Thursday, 27 May 2010

Au pair extraordinaire, s'il vous plait

The hunt for an au pair continues apace. We have signed up with an agency who try and match us to someone who will fit into our little family. Rather naively I assumed that they would line up a series of pony tailed, lively, enthusiastic little freshies for us to meet, interview and get to know before they moved into our house. Apparently this is not the case. We can chat on the phone in their home country and if we're lucky we'll be able to see them on skype. A couple of years ago the thought of inviting a strange teenager to live with us for a year would make me slightly nauseous. Now I can't think of anything better.

Our 4.26am start today elongated the latter stages of the day somewhat as well as diminishing my already weakened ability to deliver a tightly administrated 4pm-7pm witching hour. The husband is a legend at diving head first into the fray the minute he walks through the door from work and we are muddling along in a dishevelled fashion but I can't wait to have someone to help. Even more excitingly, I'm hoping that I'll be able to start working again. My grey matter has been swilling around rather aimlessly for some time now. Time to dust of the old brain cells and see if they have any use beyond building planes out of lego.

Monday, 17 May 2010


Every time I walk out of our house and cross the road my eyes are drawn down its length to the beautiful sight of an ancient volcano. He sits sentry at the head of the spit of sand upon which our little town sits. He gazes down over the impressive, enormous, natural harbour on one side and on the other to the Pacific Ocean which stretches so magnificently into the distance I should imagine it makes the volcano feel quite insignificant. I love the sense of perspective one gets from both the volcano and the ocean.

Sunday, 16 May 2010


This morning during breakfast the cacophony reached new heights. The screaming and incessant crying finally pushed the husband to yell over the din "Let's get an au pair." I have taken a break from scouring the world wide web looking for pink cheeked, trustworthy, sunny dispositioned potentials. I thought I might try and articulate the excitement on my blog but I'm not sure there are the words available so I shall merely say this....HURRAH!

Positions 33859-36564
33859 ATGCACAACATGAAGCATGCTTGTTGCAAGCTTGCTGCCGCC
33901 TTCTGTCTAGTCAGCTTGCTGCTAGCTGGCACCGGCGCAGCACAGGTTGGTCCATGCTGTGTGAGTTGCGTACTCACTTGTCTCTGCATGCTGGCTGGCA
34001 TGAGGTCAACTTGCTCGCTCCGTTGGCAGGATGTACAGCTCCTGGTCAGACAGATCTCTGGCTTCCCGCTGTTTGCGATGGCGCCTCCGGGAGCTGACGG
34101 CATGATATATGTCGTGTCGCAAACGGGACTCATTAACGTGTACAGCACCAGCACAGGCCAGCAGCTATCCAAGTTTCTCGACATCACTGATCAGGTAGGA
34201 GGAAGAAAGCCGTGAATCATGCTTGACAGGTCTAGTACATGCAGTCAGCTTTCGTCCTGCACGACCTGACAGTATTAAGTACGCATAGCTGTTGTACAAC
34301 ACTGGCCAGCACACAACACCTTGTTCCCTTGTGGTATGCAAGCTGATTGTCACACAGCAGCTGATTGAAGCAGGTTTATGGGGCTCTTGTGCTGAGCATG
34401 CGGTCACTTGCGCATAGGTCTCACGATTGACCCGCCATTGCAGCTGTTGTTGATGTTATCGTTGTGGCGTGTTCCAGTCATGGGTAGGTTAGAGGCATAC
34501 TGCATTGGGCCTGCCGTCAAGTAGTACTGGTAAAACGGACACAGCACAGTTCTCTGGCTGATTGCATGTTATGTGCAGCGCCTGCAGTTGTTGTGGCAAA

Wednesday, 12 May 2010

Slamming great ray of sunshine

Over the past week or two I have been feeling increasingly ground down by the antics of my littlies. Twin2 has been crying most for most of her waking hours over the last four weeks. The belligerence from the lad is astonishing. This morning he yelled "I'm in charge" at me as he ate scrambled eggs. The complexity of the night time musical bed routine is impressive. Two nights ago 4am saw me getting up to retrieve a screaming twin1 from her cot. I crept back down the corridor with her to the lad's room where I had been squashed in the corner with twin1 since 1am. At midnight the lad had been scared and wanted to cuddle up to his Daddy in our bed and there started the relocation program.

The following day twin2 excavated the lumpy contents of the toilet (the lad tends not to flush). Leaving bubbling pots and pans on the cooker I thought I'd run a quick head count. The lad and twin1 were watching Peppa Pig in the living room. Nice. Twin2 was armpit deep in the toilet bowl, flicking the water and other more substantial items around the room with a brown flecked toilet brush. The pool of liquid about her feet was seeping into her socks. She smiled as she saw me, dropped the brush and started to raise her hand to put her fingers into her mouth. Not quite as nice.